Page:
Florida State Wins 2016 ACC Women's Soccer Championship

Seminoles outlast Tar Heels on penalty kicks for fourth straight

Championship Page | Bracket | Box Score (PDF)



CHARLESTON, S.C. (theACC.com) – Sunday afternoon’s script seemed quite familiar, and that suited Florida State and head coach Mark Krikorian just fine.

The sixth-seeded Seminoles left MUSC Health Stadium with the Atlantic Coast Conference Women’s Soccer Championship title for the fourth consecutive year and the fifth time in six seasons, outlasting fourth-seeded North Carolina, 4-3, on penalty kicks after the teams battled to a scoreless draw through regulation and two overtimes.

For the second straight year, defender Natalia Kuikka was voted the tournament MVP and goalkeeper Cassie Miller made big plays with the outcome hanging in the balance.

“It was a very competitive match, a lot of physical play and a lot of battling,” Krikorian said. “Overall, I am quite pleased with our young group and all that they accomplished in winning this tournament.”

The outcome left both teams at 13-3-4 and in position for what should be a high seed when NCAA Championship selections are announced Monday at 4:30 p.m.

“I have no idea where we might be seeded, but I’m not even looking at that right now,” Krikorian said. “We’ll trust the NCAA committee, and whatever decisions they make will probably be the right ones.”

UNC fell just short in its bid to capture its 21st ACC Championship title but its first since 2009.

“I want to congratulate Florida State,” Tar Heel head coach Anson Dorrance said. “This is starting to become a habit for them. Winning this event four years in a row is not an easy thing to do in this league, and I tip my hat to Mark and his staff.”

Each side made its first two attempts of the penalty kick phase before Miller made a good read to stop UNC’s third attempt by Abby Elinsky, and Megan Connolly converted her try to give Florida State a 3-2 edge.

Then, after a trade of successful PKs in round four left the Seminoles up 4-3, Miller dove to her left to deflect UNC freshman Bridgette Andrzejewski’s attempt and seal the verdict in FSU’s favor. Of the Seminoles’ five ACC titles since 2011, three have been decided on penalty kicks.

“Cassie has good instincts,” Krikorian said. “When you get in that situation, it is good to see all the training she has done and all those drills pay off.”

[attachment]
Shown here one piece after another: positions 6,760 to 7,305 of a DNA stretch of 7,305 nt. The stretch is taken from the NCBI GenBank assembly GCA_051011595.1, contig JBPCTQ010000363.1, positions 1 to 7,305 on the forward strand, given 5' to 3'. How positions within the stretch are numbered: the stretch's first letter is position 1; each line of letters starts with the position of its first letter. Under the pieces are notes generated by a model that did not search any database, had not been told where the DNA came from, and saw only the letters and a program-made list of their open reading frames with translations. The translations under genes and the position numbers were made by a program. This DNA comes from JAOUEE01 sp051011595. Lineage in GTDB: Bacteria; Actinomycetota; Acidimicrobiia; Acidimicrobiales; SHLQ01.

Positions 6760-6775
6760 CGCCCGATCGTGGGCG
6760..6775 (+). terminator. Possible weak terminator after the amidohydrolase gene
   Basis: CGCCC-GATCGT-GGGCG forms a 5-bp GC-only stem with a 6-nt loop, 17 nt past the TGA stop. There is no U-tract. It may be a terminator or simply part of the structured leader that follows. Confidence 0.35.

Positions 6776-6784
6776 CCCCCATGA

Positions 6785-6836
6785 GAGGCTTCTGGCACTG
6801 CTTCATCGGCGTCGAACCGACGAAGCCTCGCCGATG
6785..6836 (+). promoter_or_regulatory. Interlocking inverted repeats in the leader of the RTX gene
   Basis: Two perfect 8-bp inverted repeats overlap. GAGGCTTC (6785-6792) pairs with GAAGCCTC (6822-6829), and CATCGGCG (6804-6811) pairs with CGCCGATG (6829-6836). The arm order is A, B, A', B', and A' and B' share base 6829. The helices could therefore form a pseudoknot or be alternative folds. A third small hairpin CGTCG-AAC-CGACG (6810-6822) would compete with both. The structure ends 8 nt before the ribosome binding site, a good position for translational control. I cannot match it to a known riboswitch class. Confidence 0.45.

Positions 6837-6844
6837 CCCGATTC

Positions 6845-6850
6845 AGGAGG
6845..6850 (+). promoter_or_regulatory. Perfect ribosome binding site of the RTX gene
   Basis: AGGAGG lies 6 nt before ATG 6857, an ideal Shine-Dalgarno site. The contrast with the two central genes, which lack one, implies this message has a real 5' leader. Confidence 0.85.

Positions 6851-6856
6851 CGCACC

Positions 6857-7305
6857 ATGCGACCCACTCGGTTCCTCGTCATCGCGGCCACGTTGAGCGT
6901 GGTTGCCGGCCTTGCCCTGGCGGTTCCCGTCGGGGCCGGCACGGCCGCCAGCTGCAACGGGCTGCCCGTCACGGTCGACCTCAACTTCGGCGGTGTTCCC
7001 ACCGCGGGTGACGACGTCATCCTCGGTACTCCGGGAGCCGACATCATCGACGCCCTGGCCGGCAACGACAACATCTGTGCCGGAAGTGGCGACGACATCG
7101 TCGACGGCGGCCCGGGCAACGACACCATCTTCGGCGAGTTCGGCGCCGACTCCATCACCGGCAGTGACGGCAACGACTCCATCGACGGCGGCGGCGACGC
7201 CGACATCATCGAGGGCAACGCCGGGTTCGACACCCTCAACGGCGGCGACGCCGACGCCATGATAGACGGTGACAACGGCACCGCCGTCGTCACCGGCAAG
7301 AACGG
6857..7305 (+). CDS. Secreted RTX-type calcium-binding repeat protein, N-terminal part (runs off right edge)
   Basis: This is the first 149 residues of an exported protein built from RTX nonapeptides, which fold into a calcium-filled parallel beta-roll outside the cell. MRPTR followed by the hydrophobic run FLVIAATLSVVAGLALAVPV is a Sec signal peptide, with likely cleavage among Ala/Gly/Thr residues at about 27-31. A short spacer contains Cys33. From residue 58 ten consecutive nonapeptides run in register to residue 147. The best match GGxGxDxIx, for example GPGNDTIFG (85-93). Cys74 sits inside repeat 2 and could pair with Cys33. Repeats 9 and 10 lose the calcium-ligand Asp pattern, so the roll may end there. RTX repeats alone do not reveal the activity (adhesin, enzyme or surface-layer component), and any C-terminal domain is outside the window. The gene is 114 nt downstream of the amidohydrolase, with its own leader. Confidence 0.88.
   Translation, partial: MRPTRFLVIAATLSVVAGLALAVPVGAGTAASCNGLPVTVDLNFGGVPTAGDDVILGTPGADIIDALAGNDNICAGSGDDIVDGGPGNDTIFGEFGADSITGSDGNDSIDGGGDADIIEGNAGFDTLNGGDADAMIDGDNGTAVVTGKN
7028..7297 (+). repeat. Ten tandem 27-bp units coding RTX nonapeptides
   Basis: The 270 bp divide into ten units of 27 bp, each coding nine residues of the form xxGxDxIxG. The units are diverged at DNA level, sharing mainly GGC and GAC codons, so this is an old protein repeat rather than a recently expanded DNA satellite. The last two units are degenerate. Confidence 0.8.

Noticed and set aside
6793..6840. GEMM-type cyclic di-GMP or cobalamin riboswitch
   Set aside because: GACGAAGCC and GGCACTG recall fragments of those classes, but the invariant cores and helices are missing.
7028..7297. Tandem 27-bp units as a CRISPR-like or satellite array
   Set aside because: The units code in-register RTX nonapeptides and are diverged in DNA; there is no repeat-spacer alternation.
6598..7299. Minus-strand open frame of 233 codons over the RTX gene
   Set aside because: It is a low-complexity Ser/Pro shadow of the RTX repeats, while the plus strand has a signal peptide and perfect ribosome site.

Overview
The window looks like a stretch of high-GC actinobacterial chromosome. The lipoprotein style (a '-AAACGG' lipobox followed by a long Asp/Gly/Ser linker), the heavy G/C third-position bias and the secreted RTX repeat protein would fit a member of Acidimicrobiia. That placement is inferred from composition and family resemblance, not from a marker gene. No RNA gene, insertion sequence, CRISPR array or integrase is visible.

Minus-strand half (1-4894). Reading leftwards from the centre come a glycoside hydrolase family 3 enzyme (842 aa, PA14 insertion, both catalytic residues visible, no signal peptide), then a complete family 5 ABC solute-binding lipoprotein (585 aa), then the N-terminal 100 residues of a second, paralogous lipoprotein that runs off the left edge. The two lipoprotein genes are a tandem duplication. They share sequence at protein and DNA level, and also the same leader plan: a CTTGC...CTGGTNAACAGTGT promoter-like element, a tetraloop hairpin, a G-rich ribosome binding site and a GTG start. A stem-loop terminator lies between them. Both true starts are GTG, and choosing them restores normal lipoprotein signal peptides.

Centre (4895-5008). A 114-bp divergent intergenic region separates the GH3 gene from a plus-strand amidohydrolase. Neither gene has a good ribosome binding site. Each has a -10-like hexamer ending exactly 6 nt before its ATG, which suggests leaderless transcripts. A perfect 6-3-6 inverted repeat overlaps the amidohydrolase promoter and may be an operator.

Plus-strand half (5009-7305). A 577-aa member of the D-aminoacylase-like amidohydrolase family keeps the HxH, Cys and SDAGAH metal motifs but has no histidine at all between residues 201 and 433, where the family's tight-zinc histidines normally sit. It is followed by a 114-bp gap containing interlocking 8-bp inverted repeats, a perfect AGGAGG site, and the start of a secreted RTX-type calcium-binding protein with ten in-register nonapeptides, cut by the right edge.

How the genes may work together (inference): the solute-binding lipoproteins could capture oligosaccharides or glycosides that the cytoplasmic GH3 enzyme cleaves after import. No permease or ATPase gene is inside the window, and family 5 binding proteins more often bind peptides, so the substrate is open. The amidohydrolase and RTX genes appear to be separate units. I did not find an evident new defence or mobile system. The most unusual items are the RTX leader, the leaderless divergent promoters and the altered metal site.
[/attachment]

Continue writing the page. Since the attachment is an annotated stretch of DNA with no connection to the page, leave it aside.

UNC nearly struck for a goal just seven minutes into the match when Elinksy headed in a long pass from Julia Ashley, but an offsides penalty nullified the would-be goal. 

The half then evolved into a total defensive struggle until the fading seconds, when Florida State freshman Taylor Hallmon slipped inside the box, controlled a deflected ball and lined a well-placed shot that had a chance of finding the upper half of the goal. But UNC keeper Lindsey Harris reached high and made the deflection to leave the match scoreless at the half.

Hallmon’s shot was the only one the Seminoles attempted in the first half. But they matched the Tar Heels, who were credited with only one official attempt as well. 

The second half of play failed to produce the 2016 ACC champion, as scoring chances remained sparse. UNC held a 6-4 edge in total shots at the end of regulation, and both teams were credited with two shots on goal.  

“We wanted the game to stay compacted, and we wanted to try and limit their chances,” Kuikka said in summing up the Seminoles’ game plan against UNC, which entered the match on a five-game winning streak that included a 1-0 victory over Florida State on Oct. 27 in Chapel Hill.

Attacking much more aggressively, Florida State forged two serious threats in the first six minutes of the first overtime, but UNC’s Harris repelled a shot by Emma Koivisto with 6:05 remaining and smothered Kristen McFarland’s close-range attempt with 4:15 to play.

The Seminoles also had a prime chance in the closing seconds of the second overtime period, but McFarland had a shot blocked and Harris pulled down Kuikka’s corner kick to force the game to penalty kicks.

“Florida State is a tough team to break down, and we really couldn’t do that over the course of the match and so unfortunately it came down the penalty kick phase,” Dorrance said. “But I’m not embarrassed by the way we played today. In fact, I’m quite pleased with it.”

The 2016 ACC Women’s Soccer Championship All-Tournament Team:

Catrina Atanda, Clemson 
Kaleigh Olmstead, Notre Dame 
Lindsey Harris, North Carolina 
Annie Kingman, North Carolina
Bridgette Andrzejewski, North Carolina 
Julia Ashley, North Carolina 
Maya Worth, North Carolina
Kirsten Crowley, Florida State
Megan Connolly, Florida State
Cassie Miller, Florida State 
Natalia Kuikka, Florida State - MVP